Sincerely,
Clint Slaughter, M.D.
The S.E.E.P.

Comment on ATV Riding: It’s Bad on so Many Levels

Posted in clean energy, conservation, ethical consumerism, global warming, sustainability, transportation on October 12, 2007 by theseep

This is a comment left responding to Lloyd Alter’s “ATVs: Destroying the Climate and Environment for Fun“, posted on Treehugger.com. Lloyd, I completely agree!

Recreational ATVs are horrid. I am an ER physician near Pismo Beach, CA, where thousands of campers and ATV riders flock every weekend, spewing fumes, tearing up the beach and dunes, and getting injured regularly, sometimes severely or fatally. We have people killed every year, a 4 year old was run over just last month, a 21 year old girl is now a permanent quadriplegic, plus hundreds of broken bones and lacerations per season. Many ATVers also put their small children on these motorized deathtraps and have them ride around in the midst of thousands of other high-speed motorists, some of whom are under the influence of alcohol and/or drugs.
What ever happened to human-powered recreation? It’s much more rewarding when you hike or ride your bike to the top of a mountain, rather than being artificially propelled while wasting fossil fuel, polluting, and ripping up the landscape.  Along similar lines, sometimes when we go surfing along the coast,jetskiiers will obliviously and obnoxiously choke us with their exhaust in their quest for speed and bigger air over the waves. The dolphins that often play in those waves are nowhere to be seen on these days, driven off by the noise, fumes, and oil slicks floating on the water. Human-powered recreation is healthier, less dangerous, and has much less environmental impact than the motorized equivalent. To make matters worse, the average person that uses these vehicles has little to no regard for the environment in the first place, driving jacked-up trucks and towing huge “toy-haulers” for hundreds of miles so that they can “camp” in RVs and use tons ofpre-packaged food and disposable utensils (leaving a great deal behind on the beach).   The same people that will argue that it has minimal impact and is safe, are the same people that think it is a good idea to drive a Hummer around town, or go to the grocery store in an Escalade.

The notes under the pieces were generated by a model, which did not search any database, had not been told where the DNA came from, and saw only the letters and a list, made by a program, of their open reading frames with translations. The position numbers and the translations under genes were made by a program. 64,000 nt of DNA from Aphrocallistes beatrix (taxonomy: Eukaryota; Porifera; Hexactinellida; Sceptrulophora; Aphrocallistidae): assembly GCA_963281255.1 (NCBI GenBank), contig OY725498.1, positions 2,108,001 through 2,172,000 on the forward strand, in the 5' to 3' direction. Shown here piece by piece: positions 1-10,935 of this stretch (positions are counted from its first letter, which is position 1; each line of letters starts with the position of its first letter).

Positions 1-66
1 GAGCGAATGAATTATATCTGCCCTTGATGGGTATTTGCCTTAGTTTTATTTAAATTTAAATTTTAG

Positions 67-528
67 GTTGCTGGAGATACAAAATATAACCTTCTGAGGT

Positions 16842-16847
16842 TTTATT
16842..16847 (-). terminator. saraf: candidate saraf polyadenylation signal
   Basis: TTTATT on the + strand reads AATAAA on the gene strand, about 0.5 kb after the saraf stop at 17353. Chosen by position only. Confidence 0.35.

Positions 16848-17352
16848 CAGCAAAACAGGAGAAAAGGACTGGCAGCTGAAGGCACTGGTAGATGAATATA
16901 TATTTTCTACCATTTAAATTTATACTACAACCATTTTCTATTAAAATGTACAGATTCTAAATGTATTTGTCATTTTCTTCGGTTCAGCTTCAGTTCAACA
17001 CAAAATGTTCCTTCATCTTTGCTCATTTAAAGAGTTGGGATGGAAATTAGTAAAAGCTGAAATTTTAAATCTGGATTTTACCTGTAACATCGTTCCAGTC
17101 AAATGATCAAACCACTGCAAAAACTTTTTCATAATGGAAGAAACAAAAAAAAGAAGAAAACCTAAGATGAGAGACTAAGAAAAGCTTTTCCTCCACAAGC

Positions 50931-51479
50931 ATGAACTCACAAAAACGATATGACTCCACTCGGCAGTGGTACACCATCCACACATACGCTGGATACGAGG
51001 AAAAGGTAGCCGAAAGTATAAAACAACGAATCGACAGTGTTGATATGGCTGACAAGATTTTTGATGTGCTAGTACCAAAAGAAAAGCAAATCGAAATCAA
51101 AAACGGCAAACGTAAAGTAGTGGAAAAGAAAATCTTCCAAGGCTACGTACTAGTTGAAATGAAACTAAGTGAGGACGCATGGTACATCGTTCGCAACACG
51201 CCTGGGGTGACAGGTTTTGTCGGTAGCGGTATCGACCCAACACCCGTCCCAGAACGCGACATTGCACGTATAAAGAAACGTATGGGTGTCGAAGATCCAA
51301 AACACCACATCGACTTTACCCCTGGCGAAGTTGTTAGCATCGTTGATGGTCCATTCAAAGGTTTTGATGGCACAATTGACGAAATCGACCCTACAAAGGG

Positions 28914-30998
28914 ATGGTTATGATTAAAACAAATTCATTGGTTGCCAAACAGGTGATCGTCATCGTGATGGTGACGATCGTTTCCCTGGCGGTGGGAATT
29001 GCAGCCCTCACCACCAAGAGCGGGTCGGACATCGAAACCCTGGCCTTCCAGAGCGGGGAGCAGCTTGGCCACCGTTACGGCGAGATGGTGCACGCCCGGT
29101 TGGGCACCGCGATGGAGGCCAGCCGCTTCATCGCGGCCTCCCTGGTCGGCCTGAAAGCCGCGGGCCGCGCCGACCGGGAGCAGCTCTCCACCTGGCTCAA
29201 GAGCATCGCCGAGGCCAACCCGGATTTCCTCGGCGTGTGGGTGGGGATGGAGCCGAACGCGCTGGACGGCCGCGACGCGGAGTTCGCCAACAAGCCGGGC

And yes, I know that hikers, climbers, and mountain bikers effect the local environment as well, but as with everything else, there is a continuum of effect with responsible hikers and bikers being relatively low on the scale, and ATV and motorcycle riders causing much more impact.
If I was looking for a way to waste fuel, destroy wildlife habitat, get minimal actual exercise while exposing myself and my family to as dangerous a situation as possible, all under the pretense of “being outdoors”, it sounds like the perfect family vacation.

Edit: Here’s an article published 3/11/10 in Healthday describing the significant injuries from ATVs, particularly in children.  Also, here is the ATV Safety page from the American Academy of Orthopedic Surgeons.  It states the following:

  • All ATV operators should be licensed and undergo a hands-on training course. According to the CPSC, inexperienced drivers in their first month of using an ATV have 13 times the average risk of injury.
  • The minimum age for operating an ATV on or off the road should be at least 16 years old.
  • ATVs should be used during daylight hours only.
  • ATVs should be used by only one person at a time, no riders.

Electroauto Electric Car Seminar in San Luis Obispo Review

Posted in alternative fuel, clean energy, ethical consumerism, global warming, green energy, solar, sustainability, transportation with tags , , on October 7, 2007 by theseep